TOKYO -- Some scientists are trying to find answers to human problems by unlocking the secrets of fish schools and insect swarms, applying their behavioral patterns to ease congestion at airports or perfect self-driving technology.
"The way this job is being done now is worse than how ants would do it," Katsuhiro Nishinari, a professor at the University of Tokyo, often tells executives.
Nishinari has worked with 10 companies in areas such as manufacturing and logistics to research how to improve business practices. He took note of ant behavior while studying the mechanisms behind gridlock and now tests ways to apply it to how humans work.
Lines of ants do not need to slow down even when the insects gather en masse to move a big piece of food. "Ants use pheromones laid on the ground to communicate information like in a game of telephone," Nishinari explained. This bottom-up method lets them "respond flexibly based on conditions," he said.
The lesson has been applied in the customs area at Narita Airport near Tokyo, where the number of immigration counters had not kept up with the surge in foreign visitors, leading to long wait times. Nishinari helped develop a solution that involves sharing detailed information among airlines, the airport operator and the Ministry of Justice.
Carriers now communicate the number of non-Japanese passengers on Narita-bound international flights when they take off, letting the airport adjust the number of open counters by the time the passengers arrive. The system, introduced in January 2015, apparently cut wait times in half.
"Ant societies don't wait for direction from the queen," Nishinari said. "Human societies, too, should focus on bottom-up decision-making as they get bigger."
Schools of cars
The Eporo robot car is a milestone in Nissan Motor's efforts to create vehicles that avoid collision. The cars, about as tall as a medium-sized dog at 48cm, can travel in packs of seven without bumping into each other even if an obstacle intrudes. The Eporo moves around the offending object while communicating with the other robots to keep a certain distance from the rest of the pack.
Further development may allow for self-driving cars that can travel in groups, said Toshiyuki Andou, manager of Nissan's mobility laboratory and head of the project. For example, if two cars driving together get separated by a red-light signal, they can reunite quickly.
The robot's behavior is modeled on fish schools, which follow three rules: change direction to avoid collisions without hitting other fish, move at the same speed to swim side by side while maintaining spacing, and catch up after straying too far from the group.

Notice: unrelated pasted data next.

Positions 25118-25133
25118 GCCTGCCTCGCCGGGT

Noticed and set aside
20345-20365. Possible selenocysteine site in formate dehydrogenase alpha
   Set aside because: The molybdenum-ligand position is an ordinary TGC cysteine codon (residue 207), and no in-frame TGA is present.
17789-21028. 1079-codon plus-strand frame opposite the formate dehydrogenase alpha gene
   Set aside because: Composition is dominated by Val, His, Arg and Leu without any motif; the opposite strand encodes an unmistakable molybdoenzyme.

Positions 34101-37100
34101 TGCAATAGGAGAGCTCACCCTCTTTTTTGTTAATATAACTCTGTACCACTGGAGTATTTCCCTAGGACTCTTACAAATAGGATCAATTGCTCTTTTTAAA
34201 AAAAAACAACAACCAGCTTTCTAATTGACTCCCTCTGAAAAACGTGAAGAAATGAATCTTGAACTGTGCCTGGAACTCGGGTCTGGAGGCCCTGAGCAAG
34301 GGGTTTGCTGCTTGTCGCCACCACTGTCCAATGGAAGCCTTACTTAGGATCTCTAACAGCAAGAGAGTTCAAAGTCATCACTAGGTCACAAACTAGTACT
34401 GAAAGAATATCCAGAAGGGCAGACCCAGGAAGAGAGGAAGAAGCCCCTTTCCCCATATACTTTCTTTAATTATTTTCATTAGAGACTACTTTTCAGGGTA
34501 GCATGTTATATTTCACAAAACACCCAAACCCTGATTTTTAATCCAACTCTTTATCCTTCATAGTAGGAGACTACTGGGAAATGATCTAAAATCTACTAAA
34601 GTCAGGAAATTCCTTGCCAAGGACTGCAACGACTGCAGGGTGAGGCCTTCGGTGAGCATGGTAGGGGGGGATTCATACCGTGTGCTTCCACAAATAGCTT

The Eporo's sensors stand in for the lateral line in fish -- the sense organs they use to detect movement -- while communication modules help the robots maintain proper spacing.
"If this setup lets all the cars on the road smoothly avoid obstacles or slow down, it may be able to help ease gridlock," Andou said.
Biologists possess expertise that can yield all sorts of products and services, but tools are lacking to bring this information to companies. The fish behavior that inspired Nissan is widely known, Andou said. How can engineers gain access to knowledge of the natural world possessed only by biologists?
"There are a lot of things that are common knowledge among biologists but a surprise to engineers," said Riichiro Mizoguchi, a professor at the Japan Advanced Institute of Science and Technology.
For two years or so, Mizoguchi has spearheaded an effort to build a database of insects, fish and other living things to help engineers find specific traits. He aims to bridge academic fields that tend to be isolated from each other.
Desirable qualities are grouped together as general concepts, such as adhesion or water repellency. Information on organisms with these characteristics has been entered into the database with the help of specialists in various fields of biology.
For example, searching for a soil-resistant antimicrobial coating brings up related qualities, including hydrophilic properties, as well as living things with those characteristics, such as roses and morpho butterflies. This gives engineers a direction for their research.
From academia to industry
The business world is keenly interested in the database. Construction company Shimizu, precision instrument maker Shimadzu, Nippon Chemical Industrial and Ricoh are among the 16 companies involved in a biomimetics group set up last year within the Nanotechnology Business Creation Initiative.
"Company researchers are eager to find breakthroughs by learning from living organisms," said Akihiro Miyauchi of Hitachi. "With an extensive database, they could quickly incorporate little-known capabilities of living creatures."
With biomimetics taking off worldwide, the International Organization for Standardization, better known as ISO, set out definitions and optimization methods for the field in 2015. The group also is working on database construction standards. Japan submitted the method developed by Mizoguchi and his colleagues as a proposal last fall. Having this as the standard could give Japanese companies a leg up on foreign rivals in product development and overseas marketing.
The database covers 100 traits and nearly 1,000 species -- numbers that may seem large but represent only a fraction of the world's organisms. In other words, much of what the natural world has to offer remains hidden. Companies have a near-inexhaustible trove of inspiration to unearth.